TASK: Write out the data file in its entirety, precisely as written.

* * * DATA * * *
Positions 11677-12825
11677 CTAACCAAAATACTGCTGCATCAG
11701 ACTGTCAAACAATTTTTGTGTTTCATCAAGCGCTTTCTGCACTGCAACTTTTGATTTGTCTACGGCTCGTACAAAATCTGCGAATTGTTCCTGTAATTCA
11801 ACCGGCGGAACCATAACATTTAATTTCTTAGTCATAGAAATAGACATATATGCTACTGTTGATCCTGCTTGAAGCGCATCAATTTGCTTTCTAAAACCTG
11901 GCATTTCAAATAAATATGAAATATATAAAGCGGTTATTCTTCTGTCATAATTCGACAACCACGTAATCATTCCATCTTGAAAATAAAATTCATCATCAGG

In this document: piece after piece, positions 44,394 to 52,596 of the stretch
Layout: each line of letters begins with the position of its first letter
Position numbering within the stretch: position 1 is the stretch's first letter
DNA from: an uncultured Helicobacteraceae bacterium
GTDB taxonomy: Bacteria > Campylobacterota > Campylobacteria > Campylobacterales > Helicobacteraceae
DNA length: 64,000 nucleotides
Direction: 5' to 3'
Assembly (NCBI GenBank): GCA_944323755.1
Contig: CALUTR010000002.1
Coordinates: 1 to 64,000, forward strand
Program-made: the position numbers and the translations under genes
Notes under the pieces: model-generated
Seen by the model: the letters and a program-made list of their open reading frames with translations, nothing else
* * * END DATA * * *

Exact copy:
Positions 11677-12825
11677 CTAACCAAAATACTGCTGCATCAG
11701 ACTGTCAAACAATTTTTGTGTTTCATCAAGCGCTTTCTGCACTGCAACTTTTGATTTGTCTACGGCTCGTACAAAATCTGCGAATTGTTCCTGTAATTCA
11801 ACCGGCGGAACCATAACATTTAATTTCTTAGTCATAGAAATAGACATATATGCTACTGTTGATCCTGCTTGAAGCGCATCAATTTGCTTTCTAAAACCTG
11901 GCATTTCAAATAAATATGAAATATATAAAGCGGTTATTCTTCTGTCATAATTCGACAACCACGTAATCATTCCATCTTGAAAATAAAATTCATCATCAGG

In this document: piece after piece, positions 44,394 to 52,596 of the stretch
Layout: each line of letters begins with the position of its first letter
Position numbering within the stretch: position 1 is the stretch's first letter
DNA from: an uncultured Helicobacteraceae bacterium
GTDB taxonomy: Bacteria > Campylobacterota > Campylobacteria > Campylobacterales > Helicobacteraceae
DNA length: 64,000 nucleotides
Direction: 5' to 3'
Assembly (NCBI GenBank): GCA_944323755.1
Contig: CALUTR010000002.1
Coordinates: 1 to 64,000, forward strand
Program-made: the position numbers and the translations under genes
Notes under the pieces: model-generated
Seen by the model: the letters and a program-made list of their open reading frames with translations, nothing else